Diversity, equity, and inclusion (DEI) aren’t just things we talk about; they’re an active part of who we are.
As a Ross BBA student, you’ll meet people from all walks of life. In fact, our diverse culture, made up of students and faculty from many different backgrounds, is one of our greatest strengths. Learn, grow, and be challenged to look at problems from other points of view, just as you’ll do in business.
We think understanding identity and diversity is so important, we make it part of your entire experience at Ross.
Inclusive Leaders Pathway
The Inclusive Leaders Pathway (ILP), formerly Identity & Diversity in Organizations (IDO), is a BBA degree requirement that is designed to introduce you to the concepts of diversity, equity, inclusion, justice, and belonging in the contexts of your business education and role as a future business leader. Students must complete all components of the milestone requirement, as outlined below, to receive the BBA degree. This includes successfully completing all milestone assignments embedded in the Ross Signature Learning Experiences or other delivery methods.
Och Initiative for Women in Finance
Considering a career in finance? Through the Och Initiative for Women in Finance, you can gain access to resources, networking events, mentorship, and career support as you prepare for life after Ross. The Och Initiative is open to all Ross undergraduates, regardless of gender.
Join one of the many student clubs where you’ll make new friends, find common interests, and focus on issues that inspire you.
Office of Undergraduate Programs
You can think of the Office of Undergraduate Programs (OUP) as the main avenue through which most diversity, equity, and inclusion initiatives for the Ross BBA Program are coordinated. Coaching diversity case competitions, training students to lead diversity sessions, and promoting open and inclusive clubs, are just some of the many ways OUP works with students.
Office of Diversity and Inclusion
Ross should always be an enriching, diverse, and empowering place to learn. The Office of Diversity and Inclusion works directly with BBA students to make sure that it is. Consider this office your go-to for tools and information about inclusive spaces and programs at Ross.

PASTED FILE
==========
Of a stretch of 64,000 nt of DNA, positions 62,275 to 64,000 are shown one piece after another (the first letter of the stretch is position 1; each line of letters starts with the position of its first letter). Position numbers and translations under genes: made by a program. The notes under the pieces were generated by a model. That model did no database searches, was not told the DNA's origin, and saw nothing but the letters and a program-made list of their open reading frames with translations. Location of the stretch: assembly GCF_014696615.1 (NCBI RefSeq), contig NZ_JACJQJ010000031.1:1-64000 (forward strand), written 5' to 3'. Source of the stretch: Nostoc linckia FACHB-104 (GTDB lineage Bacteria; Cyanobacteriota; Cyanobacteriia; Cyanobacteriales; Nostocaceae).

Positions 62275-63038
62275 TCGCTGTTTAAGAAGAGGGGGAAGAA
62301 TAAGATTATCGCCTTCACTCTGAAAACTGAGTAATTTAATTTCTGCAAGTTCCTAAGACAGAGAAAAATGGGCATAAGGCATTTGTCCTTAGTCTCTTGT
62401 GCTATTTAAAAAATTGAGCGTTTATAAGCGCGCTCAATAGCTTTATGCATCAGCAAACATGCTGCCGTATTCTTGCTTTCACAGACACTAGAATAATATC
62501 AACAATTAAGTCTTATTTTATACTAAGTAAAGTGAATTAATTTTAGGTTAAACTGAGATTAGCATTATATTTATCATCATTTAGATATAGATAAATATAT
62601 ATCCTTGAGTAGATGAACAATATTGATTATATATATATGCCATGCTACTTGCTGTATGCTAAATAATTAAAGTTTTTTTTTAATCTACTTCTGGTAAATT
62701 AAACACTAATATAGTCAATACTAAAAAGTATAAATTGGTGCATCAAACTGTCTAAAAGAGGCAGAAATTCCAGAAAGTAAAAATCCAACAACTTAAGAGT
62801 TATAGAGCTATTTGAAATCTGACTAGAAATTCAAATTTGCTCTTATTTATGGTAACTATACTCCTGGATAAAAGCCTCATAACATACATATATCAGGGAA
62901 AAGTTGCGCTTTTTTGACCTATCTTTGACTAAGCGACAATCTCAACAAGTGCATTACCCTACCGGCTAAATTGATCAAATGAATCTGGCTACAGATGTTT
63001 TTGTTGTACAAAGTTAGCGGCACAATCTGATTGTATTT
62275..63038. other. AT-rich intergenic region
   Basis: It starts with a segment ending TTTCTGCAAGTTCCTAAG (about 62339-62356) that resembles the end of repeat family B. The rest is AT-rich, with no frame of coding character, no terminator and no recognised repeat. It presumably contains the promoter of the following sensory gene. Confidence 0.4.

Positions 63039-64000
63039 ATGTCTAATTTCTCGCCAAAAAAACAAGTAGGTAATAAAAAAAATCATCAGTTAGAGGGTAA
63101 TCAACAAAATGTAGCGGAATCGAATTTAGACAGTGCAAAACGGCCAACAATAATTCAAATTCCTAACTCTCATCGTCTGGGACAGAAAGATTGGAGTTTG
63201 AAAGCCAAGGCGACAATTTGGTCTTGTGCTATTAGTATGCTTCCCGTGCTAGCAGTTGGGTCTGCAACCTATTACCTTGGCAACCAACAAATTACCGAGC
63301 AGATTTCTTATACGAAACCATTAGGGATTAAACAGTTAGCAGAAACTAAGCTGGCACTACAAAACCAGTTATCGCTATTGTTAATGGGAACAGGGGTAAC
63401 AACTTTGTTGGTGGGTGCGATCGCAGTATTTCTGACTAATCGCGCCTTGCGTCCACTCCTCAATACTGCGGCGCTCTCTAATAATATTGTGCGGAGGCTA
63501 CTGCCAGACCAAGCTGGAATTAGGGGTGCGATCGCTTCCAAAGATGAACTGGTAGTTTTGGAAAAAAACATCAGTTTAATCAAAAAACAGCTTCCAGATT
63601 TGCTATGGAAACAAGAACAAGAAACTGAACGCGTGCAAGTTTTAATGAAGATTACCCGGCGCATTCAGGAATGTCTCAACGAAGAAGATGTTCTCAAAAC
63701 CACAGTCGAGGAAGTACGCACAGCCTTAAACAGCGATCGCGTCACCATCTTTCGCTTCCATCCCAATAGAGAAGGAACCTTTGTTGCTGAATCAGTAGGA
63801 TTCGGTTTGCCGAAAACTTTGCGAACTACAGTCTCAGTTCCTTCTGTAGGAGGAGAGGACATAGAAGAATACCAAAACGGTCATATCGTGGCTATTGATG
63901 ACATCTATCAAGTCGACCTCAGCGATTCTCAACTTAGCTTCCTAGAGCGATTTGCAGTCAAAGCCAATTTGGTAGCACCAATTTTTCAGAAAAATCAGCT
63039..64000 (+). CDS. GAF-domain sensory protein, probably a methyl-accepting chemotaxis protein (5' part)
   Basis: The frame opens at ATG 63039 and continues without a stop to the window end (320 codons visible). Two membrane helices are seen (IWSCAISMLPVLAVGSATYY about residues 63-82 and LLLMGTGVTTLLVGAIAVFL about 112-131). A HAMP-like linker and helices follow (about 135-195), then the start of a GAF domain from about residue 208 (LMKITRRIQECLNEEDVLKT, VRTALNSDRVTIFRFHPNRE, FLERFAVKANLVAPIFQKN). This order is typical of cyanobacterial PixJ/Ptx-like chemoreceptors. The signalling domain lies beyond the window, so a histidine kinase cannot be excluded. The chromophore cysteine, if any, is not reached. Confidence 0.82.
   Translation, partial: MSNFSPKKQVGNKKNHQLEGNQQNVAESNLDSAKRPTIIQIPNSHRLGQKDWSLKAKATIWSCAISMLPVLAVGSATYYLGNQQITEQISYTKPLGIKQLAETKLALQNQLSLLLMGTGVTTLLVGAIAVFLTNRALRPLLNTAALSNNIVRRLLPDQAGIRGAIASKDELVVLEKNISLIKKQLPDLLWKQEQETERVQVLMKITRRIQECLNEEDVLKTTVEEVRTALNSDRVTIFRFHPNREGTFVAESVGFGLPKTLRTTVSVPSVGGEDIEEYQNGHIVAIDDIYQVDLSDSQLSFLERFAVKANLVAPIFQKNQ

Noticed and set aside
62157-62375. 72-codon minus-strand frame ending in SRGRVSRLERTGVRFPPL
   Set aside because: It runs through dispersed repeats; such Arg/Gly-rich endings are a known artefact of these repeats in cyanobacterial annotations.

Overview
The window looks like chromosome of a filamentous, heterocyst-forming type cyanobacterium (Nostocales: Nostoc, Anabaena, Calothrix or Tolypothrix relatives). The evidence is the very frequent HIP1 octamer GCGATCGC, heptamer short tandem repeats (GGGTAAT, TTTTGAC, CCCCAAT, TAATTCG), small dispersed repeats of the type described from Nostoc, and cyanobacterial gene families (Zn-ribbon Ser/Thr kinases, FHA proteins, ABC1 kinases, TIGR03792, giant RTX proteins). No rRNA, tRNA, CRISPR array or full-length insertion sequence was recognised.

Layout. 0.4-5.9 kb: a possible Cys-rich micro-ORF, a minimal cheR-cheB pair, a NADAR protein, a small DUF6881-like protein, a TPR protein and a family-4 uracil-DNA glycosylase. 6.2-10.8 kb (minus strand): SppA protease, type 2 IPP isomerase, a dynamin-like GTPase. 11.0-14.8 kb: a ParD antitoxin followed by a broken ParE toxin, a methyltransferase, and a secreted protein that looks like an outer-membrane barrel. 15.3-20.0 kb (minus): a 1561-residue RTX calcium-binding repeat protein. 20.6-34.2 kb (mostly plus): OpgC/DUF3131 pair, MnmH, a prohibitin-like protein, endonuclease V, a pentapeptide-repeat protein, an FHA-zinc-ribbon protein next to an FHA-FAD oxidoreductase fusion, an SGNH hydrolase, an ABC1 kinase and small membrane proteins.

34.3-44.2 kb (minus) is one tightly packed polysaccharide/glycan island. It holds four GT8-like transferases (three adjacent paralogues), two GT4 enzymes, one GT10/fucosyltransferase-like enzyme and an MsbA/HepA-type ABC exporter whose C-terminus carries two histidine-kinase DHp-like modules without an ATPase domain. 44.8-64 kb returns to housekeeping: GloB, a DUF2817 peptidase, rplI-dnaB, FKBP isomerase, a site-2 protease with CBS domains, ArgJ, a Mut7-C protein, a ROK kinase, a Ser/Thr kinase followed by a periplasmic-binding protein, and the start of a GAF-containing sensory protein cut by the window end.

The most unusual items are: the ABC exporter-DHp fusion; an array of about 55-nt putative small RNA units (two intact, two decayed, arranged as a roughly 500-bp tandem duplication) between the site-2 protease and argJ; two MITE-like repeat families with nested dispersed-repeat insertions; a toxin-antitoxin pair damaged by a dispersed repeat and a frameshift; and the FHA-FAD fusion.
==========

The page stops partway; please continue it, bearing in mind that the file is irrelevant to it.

BBA DEI Committee
This student group champions initiatives related to diversity, equity, and inclusion at Ross, and works with students, leadership, and minority groups to build meaningful connections.
Contact firstname.lastname@example.org to learn more.
Our outreach programs are designed to prepare students for the Ross experience. Learn more about how we’re helping first-year and high school students put their best foot forward.
Hail from north of Michigan’s Mighty Mac? Find yourself in good company. The U.P. Scholars Program helps bring students from the Upper Peninsula to the Ross and U-M community. U.P. Scholars receive significant financial support throughout their four years of undergraduate study, and benefit from program-specific activities like peer mentorship and leadership development.
The larger U-M community shares our commitment to diversity and inclusion. You’ll experience it on your teams, in your dorms, at your study groups — it’s in the fabric of our campus. You can also find many events and organizations across campus focused on this commitment, including:
Expect Respect Campaign: The Expect Respect campaign is an educational, campus-wide initiative that underscores the importance of community members who treat each other with dignity and respect. The campaign is in partnership with students, faculty, and staff.
Office of Academic Multicultural Initiatives: The Office of Academic Multicultural Initiatives (OAMI) develops strategic programs, resources and opportunities that support cultural enrichment throughout the campus community, including the annual U-M Reverend Martin Luther King Jr. Symposium.
Trotter Multicultural Center: The Trotter Multicultural Center is dedicated to fostering intercultural engagement. It’s a space that supports those committed to social justice and diversity, where connections between and among communities are strengthened.
First Generation Students: Thousands of students at U-M are the first in their family to attend college. First Generation Students gives them useful networks and resources they can use to build community and thrive on campus.
Spectrum Center: Through education, advocacy and community building, the Spectrum Center empowers students to thrive in a diverse, global society. A core focus of the Spectrum Center is enhancing campus climate and providing support services for the LGBTQIA2S+ campus community.